Schmidt, who said he backs Snyder's road plan, said proponents may need to do some political horse trading by securing passage of no-fault auto insurance reforms for certain Republican lawmakers on the fence about raising new road revenues.


"People would be more receptive to looking at a tax increase," Schmidt said, if it were linked to capping catastrophic claims on auto accidents in an effort to lower insurance rates for drivers.


"They're not directly linked, but it comes out of your pocketbook one way or another," Schmidt told members of the Michigan Infrastructure and Transportation Association.


Schmidt said he and Kahn have discussed luring Democrats to vote for the road plan in exchange for reversing cutbacks in the earned income tax credit, which Republicans gutted in 2011 as part of a plan to pay for a $1.8 billion tax cut for businesses.


Democrats have shown little interest in helping the Republican governor pass the bill after feeling Snyder betrayed them last month by signing a right-to-work law he long said he didn't want on his desk.


"Folks are going to be very leery of helping this governor out based on what happened last year," said state Sen. Virgil Smith, D-Detroit. "There's no real will to jump up and say 'lets go help the governor on his next proposal.' "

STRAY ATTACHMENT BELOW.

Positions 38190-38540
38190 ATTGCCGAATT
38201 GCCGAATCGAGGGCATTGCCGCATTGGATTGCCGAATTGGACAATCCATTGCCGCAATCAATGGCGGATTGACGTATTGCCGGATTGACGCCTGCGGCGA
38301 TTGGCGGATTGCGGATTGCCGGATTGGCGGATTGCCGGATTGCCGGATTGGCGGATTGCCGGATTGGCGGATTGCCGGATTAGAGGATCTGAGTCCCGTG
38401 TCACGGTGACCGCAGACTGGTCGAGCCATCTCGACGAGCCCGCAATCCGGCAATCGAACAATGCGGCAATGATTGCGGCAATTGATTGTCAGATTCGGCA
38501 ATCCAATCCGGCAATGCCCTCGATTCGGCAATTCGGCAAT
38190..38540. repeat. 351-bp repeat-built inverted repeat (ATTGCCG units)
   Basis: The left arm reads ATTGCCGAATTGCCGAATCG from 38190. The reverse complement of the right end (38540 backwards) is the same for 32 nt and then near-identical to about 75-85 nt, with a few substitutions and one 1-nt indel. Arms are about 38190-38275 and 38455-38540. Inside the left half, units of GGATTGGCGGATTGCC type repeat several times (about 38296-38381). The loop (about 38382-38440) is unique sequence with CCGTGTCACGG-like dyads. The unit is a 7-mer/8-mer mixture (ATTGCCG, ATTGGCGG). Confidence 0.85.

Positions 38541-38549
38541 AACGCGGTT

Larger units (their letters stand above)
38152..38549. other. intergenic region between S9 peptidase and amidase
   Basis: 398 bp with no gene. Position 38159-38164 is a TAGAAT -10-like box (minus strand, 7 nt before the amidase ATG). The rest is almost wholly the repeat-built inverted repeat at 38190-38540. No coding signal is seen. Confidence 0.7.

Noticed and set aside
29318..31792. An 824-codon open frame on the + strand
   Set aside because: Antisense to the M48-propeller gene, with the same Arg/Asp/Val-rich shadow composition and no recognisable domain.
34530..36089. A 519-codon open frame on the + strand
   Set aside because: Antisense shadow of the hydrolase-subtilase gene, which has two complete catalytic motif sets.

Democrats have 51 House members and 11 in the Senate.


Snyder said he is pitching the road funding plan as a way to save drivers money through fewer car repairs and less long-term infrastructure costs. Snyder acknowledged Thursday he's sticking his neck out, politically, by asking drivers to pay more.


"The politics about this are really bad," Snyder told The News. "In my view, that doesn't mean we shouldn't do it."


Better roads an investment


To an audience of nearly 500 at a Brighton Area Chamber of Commerce luncheon, Snyder repeated talking points from his Wednesday night address, which ended with a passionate plea for more revenue: New dollars will create up to 12,000 jobs and save up to 100 lives a year.


"We have a situation where if we really want better roads we have to invest more," Snyder said.


Snyder told chamber members his road funding target would cost motorists an average of $10 a month, $120 a year.


Brighton retiree Dave Senak said Snyder wasn't his choice for governor, but he's now convinced the self-professed nerd knows what he's doing.


"Everything he said was right on the mark," Senak said. "He's got a plan. If he thinks it's in the budget, I'm in favor of it."


Rick Cebulak, semi-retired from a security contractor, is worried about the hit he'd take with higher road fees or taxes on top of the $270-a-year levy two recent local bond issues will add to his property taxes.


"All I know is it's going to cost me more ... (and) I just got clobbered," Cebulak said.


At the road construction industry convention, Mark Johnston, president of Troy-based Ajax Paving Industries, said he hopes the Legislature doesn't simply pass the issue off to voters to decide in a statewide ballot question that are historically defeated.


"If taxpayers don't pass it, we'll never get it voted on for a decade," Johnston said.